When you drink from any plastic container the plastic will leach toxins into your drink.  If you are drinking a hot drink it will leach more.  If you are drinking through a plastic lid then guess what, the lid is leaching toxins into your mouth…

When I was growing up hardly anyone drank coffee.  It was tea, and there were no shops that sold it as a takeaway item.  You sat down in the cafeteria and drank your drink out of a glass or cup and saucer. 

The world has moved on and now it is not unusual to see people carrying a hot beverage in a take away cup with a lid or some other drink in a plastic cup.

The thing is, what happens to all those cups and lids?

Landfill.  Ok, so technically they can be recycled but that doesn’t necessarily happen…  We get lazy because we are in a shopping centre and just put the cup in the nearest bin.

You can take your own cup with you which is obviously the best solution but sometimes you just get caught out and end up with a takeaway cup.

When this does happen let your barista know that you don’t need the lid.

This has a few repercussions:

  • You are reducing the amount of plastic heading off to pollute the environment,
  • You are saving your local coffee place from reordering lids as often, and
  • You are reducing the amount of toxins you are coming into contact with each day.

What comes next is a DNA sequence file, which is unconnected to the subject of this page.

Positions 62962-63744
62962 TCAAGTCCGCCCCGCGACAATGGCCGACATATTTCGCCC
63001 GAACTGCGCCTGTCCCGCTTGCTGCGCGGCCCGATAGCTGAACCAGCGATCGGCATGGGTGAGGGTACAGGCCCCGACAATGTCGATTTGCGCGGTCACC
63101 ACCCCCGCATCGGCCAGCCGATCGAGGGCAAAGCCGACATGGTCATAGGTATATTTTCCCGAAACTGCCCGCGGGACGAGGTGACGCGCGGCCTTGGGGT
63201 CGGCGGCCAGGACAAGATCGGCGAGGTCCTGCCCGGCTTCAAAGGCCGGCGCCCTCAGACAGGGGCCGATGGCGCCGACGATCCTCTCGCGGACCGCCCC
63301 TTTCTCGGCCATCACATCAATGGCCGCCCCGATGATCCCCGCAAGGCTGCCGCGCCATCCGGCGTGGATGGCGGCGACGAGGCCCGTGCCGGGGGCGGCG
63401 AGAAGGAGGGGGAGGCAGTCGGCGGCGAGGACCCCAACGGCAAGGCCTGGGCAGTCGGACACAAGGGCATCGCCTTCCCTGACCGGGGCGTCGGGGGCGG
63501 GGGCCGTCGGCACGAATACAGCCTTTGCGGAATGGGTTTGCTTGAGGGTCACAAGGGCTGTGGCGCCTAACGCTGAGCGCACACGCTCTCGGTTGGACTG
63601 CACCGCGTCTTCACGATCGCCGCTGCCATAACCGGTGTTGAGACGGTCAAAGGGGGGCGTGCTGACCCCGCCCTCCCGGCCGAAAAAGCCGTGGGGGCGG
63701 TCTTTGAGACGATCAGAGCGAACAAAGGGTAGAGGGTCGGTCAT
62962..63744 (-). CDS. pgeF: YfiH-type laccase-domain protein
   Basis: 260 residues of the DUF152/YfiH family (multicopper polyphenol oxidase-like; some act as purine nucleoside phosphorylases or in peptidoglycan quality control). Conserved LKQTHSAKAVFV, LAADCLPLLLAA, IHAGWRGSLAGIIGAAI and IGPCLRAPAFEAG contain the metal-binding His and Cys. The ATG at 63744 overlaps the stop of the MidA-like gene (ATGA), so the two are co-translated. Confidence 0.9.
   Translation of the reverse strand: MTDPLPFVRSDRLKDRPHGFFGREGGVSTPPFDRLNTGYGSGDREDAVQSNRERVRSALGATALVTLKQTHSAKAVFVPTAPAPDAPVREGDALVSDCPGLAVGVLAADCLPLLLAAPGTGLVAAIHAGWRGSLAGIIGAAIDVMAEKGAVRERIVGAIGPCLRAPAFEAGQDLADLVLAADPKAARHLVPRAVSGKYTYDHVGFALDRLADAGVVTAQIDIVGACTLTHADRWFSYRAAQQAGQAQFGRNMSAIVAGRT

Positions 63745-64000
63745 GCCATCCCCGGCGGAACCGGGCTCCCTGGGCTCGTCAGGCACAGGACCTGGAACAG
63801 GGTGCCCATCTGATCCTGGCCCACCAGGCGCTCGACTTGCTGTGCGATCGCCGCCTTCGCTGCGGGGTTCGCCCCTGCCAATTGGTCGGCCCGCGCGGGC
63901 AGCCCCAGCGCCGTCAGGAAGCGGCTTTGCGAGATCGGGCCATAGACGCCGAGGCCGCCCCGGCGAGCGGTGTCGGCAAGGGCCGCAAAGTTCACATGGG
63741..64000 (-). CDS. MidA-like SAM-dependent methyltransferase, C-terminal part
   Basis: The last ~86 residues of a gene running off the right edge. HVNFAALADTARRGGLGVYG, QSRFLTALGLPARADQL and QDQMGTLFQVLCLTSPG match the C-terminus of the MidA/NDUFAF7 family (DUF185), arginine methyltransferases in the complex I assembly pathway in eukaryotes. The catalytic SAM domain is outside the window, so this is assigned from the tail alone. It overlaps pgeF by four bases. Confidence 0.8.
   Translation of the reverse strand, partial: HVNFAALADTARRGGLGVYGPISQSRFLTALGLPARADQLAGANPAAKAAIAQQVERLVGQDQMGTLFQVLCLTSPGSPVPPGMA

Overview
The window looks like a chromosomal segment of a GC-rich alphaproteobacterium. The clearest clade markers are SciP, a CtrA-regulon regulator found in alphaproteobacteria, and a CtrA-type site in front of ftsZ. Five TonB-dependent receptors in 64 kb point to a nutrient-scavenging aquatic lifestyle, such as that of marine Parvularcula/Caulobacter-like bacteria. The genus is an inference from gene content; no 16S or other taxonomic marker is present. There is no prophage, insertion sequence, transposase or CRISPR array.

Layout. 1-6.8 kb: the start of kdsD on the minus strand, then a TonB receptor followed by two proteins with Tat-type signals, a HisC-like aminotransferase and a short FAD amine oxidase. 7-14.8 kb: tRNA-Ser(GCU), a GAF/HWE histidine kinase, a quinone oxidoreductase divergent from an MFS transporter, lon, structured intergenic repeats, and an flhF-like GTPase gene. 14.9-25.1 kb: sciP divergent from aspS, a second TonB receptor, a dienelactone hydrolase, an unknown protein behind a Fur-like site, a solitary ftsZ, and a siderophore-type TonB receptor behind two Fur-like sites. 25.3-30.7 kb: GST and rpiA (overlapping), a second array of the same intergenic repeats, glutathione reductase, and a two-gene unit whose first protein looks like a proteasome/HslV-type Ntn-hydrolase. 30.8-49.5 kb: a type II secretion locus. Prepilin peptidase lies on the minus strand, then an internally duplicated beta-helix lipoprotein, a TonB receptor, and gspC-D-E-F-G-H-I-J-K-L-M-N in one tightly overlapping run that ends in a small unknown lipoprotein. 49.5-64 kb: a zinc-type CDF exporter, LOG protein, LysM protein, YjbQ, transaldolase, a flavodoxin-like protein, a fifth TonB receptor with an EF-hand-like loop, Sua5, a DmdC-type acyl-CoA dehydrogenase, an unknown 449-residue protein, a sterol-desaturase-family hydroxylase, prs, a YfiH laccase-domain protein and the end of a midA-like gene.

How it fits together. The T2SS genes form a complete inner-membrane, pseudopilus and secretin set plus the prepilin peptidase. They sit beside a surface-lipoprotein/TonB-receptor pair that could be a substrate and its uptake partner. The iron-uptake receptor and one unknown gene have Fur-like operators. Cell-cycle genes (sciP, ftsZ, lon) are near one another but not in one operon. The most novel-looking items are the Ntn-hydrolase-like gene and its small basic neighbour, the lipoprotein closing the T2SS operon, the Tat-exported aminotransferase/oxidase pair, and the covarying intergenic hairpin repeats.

And that last one should get your attention.

Plastic is a petroleum by product, and you have to hand it to the petroleum companies for inventing something from what would otherwise be waste and then selling it to us.  Big time!

Plastic products leach toxins into our food.  Some more than others sure, and depending on how you use your plastic container maybe more or less toxins.  And they may have removed BPAs (bisphenol A) from some containers but what did they add in instead?  In many cases it was BPS (bisphenol S), or BPF (bisphenol F) which also emit toxins and are probably just as dangerous.

The Environmental Working Group (EWG) has a great entry about BPA from its invention to phasing out of some products https://www.ewg.org/research/timeline-bpa-invention-phase-out  It was last updated in 2011 but gives a good history up to then.

Oh, and by the way, Food Standards Australia New Zealand gives the thumbs up for BPA…  nothing to see here.

The best thing you can do is to get yourself a keep cup made from glass or stainless steel and start taking it with you.  Depending on what sort of lid it has you can choose to drink through it or not.  I always choose ‘not’.  The lid for my keep cup is made from silicone but I am not convinced that is ‘safe’ so I use it while I carry my drink and then take it off when I sit down to drink it.

You get to do something to help yourself and the environment in one go 🙂